I subscribe to a mailing list that gets me news about current events in linguistics–upcoming conferences, tables of contents of new journal issues, fellowship opportunities–and notices about newly published books. Often I look at some of this stuff and wonder: what the hell must non-linguists think when they see something like this? Today’s email brought me an excellent example of the phenomenon: the book notice that you see above. How could a Berber equivalent of the Pig Latin that most of us learned as kids (unless you’re French, in which case maybe you learnt Louchebem) possibly be worth a book-length treatment? Actually, secret languages, also known as language games (described as game-like variants on some actual language, typically used by kids to mystify the uninitiated), can be quite interesting, from a linguistic point of view. For example: in teaching introductory linguistics, many of my fellow grad students would use an example from Pig Latin to illustrate a non-intuitive fact about the English sound system. In English, the sound that we spell ch is actually a combination of two sounds–t, as tip, and sh, as in ship. Say t-ship with the t and the sh immediately next to each other–tship–and you’ll find that it comes out as chip. If you survey a large class of Ohio State undergraduates, you’ll find some for whom the Pig Latin word for chip is ipchay. For others, it’s shiptay. What does that tell you? For the Buckeyes (Ohio natives) with the shiptay form of chip, it’s pretty clear that ch is, on some level, represented mentally as the sequence of two sounds that it actually is.
Googling around a bit for examples of the use of secret languages in linguistic research, I came across this paper from Ruth Day at the famous Haskins Labs. Day developed a simple secret language (take English words and substitute an r for every l and an l for every r) and taught it to subjects. She also put them through what are known in the psychology literature as dichotic fusion tests.
Dichotic fusion tests assess how people process sounds. They have an unusual property. Most tests of sound processing have what’s called a normal distribution. This means that there’s some typical result, and the results mostly cluster around that value. In contrast, dichotic fusion tests are bimodally distributed–rather than everyone clustering around some typical value, people fall into one of two categories. Day found that some of the subjects were good at learning the secret language, and some of them weren’t. She also found a relationship between how people behave on dichotic fusion tests and how adept they are at learning the secret language: people who were good at learning the secret language mostly fell into one group on the dichotic fusion test, and people who were bad at learning the secret language mostly fell into the other group on the dichotic fusion test. She speculates that this might be related to individual differences in how “bound” different speakers are by the nature of what the pioneering structural linguist Ferdinand de Saussure called langue and parole–two very different ways of categorizing language. It’s not immediately obvious that these two different categories exist, and you could interpret Day’s experimental findings as being consistent with the hypothesis that they do. (And, yes–linguistics as we know it today was invented by a French-speaking Swiss guy. Even the English-language technical vocabulary of linguistics has kept Saussure’s original French terms, langue and parole.)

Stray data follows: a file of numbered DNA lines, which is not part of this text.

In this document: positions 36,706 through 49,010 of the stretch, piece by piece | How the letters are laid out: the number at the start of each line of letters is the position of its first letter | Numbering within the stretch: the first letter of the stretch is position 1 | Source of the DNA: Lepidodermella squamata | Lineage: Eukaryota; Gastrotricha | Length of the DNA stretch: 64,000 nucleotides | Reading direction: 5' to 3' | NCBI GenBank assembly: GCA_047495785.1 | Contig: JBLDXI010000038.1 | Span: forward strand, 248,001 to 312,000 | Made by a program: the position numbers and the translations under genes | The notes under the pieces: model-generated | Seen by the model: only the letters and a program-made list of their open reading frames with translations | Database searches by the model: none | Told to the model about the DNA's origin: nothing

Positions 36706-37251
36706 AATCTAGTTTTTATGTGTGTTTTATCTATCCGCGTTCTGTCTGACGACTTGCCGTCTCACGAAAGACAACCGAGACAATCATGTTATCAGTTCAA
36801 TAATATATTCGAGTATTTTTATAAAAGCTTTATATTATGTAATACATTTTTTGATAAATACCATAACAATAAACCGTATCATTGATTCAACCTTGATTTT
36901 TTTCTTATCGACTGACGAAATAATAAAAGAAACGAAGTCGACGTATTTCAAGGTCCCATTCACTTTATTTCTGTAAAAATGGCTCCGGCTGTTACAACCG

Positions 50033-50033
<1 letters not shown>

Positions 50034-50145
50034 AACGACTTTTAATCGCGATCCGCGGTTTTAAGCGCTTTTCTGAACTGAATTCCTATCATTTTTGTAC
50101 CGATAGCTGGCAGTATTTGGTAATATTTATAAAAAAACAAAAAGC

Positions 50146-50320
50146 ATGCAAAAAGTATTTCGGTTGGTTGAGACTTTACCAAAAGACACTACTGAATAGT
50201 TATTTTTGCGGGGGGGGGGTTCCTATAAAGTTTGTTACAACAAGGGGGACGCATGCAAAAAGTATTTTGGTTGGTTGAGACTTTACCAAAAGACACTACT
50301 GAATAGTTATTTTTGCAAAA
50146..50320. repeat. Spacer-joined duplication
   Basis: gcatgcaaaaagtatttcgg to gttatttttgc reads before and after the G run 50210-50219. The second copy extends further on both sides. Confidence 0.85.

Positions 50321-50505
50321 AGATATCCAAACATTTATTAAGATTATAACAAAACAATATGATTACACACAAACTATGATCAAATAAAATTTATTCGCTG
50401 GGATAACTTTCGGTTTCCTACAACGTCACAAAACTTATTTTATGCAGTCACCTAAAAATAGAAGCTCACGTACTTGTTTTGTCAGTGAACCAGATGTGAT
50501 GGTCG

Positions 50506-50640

Language games are sometimes presented as a form of evidence regarding speakers’ models of syllable structure. You didn’t know that you have a model of syllable structure? That’s the nature of knowledge about language–it’s mostly not conscious, and, as we say, “not accessible to introspection”–meaning, even if you think about the rules of language and try to figure them out, you mostly can’t. (If you’re an English speaker: can you explain when to use the and when to use a? Probably not, but you certainly know, on some unconscious level, how to do so, and you certainly recognize when someone who doesn’t natively speak a language that has an equivalent of the and a messes them up in English.) The ship-tay speakers were surprised to have this pointed out. It wasn’t something that they were consciously aware of, but on some level, they seemed to “think” of ch as a sequence of t and sh.
The French connection: there’s a form of slang in France called Verlan. It’s not clear whether Verlan should be considered a secret language/language game as such, versus a form of slang, but even if it should be considered a slang, it is clear that its words are formed by a language game. Phildange explained a bit about how it works in his comments on a recent post. From a cross-linguistic perspective, it’s quite unusual. If you observe secret languages from around the world, they tend to work on the basis of one or two of four different kinds of phonological processes (phenomena involving doing something to sounds):
- insertion of sounds
- rearrangement of sounds
- substitution of sounds
- deletion of sounds
From the perspective of this kind of classification, France’s Verlan is unusual in that it combines a multitude of different kinds of phonological processes. For lots of details, see this set of lecture notes from Stuart Davis of Indiana University.
I hope that no Berbers were planning on using the waw/ra? secret language to pass messages around linguists in the future, as I guess it’s not so secret any more. Are you thinking that the book about it would make a great Christmas present for someone? You can pick up a copy here.